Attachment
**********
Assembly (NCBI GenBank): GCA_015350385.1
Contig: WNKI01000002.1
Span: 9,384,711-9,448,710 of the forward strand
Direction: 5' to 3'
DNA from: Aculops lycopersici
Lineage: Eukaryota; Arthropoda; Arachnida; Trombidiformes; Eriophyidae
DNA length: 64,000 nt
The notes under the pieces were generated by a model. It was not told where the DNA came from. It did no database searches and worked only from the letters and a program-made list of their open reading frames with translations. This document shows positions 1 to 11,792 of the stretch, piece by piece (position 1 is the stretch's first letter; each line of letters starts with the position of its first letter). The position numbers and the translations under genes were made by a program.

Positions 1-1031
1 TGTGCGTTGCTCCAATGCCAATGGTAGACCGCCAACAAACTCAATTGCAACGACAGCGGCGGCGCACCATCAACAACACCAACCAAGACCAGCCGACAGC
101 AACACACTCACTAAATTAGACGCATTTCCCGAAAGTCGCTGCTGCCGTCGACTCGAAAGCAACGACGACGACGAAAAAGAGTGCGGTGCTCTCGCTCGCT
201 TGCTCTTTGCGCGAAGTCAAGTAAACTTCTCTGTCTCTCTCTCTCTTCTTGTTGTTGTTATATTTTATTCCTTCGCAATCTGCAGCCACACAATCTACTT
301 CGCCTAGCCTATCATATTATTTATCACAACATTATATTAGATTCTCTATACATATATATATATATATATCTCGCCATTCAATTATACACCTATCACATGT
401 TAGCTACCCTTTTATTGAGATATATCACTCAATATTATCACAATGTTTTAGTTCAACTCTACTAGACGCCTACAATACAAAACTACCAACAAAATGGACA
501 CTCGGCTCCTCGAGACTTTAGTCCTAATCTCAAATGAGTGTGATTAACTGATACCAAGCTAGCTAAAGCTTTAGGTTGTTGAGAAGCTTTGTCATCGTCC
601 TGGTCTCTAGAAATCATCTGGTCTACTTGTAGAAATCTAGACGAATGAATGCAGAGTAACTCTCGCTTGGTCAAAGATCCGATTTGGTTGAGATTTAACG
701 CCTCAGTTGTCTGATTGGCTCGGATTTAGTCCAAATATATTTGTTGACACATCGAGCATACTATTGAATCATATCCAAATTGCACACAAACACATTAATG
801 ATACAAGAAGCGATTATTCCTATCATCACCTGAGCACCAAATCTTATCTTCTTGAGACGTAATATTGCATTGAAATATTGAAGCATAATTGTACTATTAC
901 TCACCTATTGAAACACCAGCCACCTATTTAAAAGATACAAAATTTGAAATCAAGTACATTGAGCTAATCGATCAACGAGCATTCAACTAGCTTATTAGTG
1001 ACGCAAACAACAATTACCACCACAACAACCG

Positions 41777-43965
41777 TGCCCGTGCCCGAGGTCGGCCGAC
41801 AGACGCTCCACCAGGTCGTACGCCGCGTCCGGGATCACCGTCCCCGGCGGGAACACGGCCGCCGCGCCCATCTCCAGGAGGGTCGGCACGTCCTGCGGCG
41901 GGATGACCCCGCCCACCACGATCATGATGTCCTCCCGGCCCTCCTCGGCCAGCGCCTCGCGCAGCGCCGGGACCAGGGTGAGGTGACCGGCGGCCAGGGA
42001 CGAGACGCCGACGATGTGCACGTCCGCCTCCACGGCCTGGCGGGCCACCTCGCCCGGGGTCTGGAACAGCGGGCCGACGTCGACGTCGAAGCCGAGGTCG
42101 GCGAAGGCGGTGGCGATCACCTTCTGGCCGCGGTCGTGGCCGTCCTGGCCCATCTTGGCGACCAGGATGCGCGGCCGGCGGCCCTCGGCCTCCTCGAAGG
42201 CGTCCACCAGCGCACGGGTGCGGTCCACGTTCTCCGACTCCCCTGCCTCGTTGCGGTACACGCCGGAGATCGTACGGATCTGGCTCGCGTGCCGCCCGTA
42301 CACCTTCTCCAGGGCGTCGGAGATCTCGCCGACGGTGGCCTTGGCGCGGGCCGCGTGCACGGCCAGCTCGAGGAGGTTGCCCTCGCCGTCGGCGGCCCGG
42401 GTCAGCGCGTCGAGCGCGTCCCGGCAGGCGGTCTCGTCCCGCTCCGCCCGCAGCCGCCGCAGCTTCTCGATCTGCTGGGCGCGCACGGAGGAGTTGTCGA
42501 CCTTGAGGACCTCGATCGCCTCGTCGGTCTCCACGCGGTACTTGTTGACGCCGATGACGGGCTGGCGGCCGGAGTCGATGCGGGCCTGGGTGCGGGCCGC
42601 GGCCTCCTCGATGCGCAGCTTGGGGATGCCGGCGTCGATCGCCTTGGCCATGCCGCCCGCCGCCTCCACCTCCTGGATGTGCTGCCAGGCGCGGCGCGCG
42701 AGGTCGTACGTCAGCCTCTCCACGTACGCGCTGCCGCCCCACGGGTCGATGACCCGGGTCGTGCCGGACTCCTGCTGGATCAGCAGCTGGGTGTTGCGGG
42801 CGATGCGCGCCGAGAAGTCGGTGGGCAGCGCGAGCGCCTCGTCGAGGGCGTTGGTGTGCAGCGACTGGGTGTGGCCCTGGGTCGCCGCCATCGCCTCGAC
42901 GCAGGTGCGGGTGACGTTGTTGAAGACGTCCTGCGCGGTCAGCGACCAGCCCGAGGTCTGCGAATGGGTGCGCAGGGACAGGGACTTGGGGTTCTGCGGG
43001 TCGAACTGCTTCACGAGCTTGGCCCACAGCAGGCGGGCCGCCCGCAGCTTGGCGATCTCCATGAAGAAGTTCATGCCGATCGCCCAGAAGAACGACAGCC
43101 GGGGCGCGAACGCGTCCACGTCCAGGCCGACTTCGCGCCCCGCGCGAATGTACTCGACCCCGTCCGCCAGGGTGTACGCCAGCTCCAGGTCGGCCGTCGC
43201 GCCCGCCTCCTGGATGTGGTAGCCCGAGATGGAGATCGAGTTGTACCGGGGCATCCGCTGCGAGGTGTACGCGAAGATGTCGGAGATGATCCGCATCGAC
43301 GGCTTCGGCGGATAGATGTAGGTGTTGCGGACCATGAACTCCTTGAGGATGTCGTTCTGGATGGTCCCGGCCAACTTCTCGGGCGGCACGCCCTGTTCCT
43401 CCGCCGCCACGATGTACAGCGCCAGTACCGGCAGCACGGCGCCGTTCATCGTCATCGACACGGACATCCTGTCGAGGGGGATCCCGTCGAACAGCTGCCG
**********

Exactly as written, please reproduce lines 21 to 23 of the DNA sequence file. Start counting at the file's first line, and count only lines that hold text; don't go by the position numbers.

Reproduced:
Positions 41777-43965
41777 TGCCCGTGCCCGAGGTCGGCCGAC
41801 AGACGCTCCACCAGGTCGTACGCCGCGTCCGGGATCACCGTCCCCGGCGGGAACACGGCCGCCGCGCCCATCTCCAGGAGGGTCGGCACGTCCTGCGGCG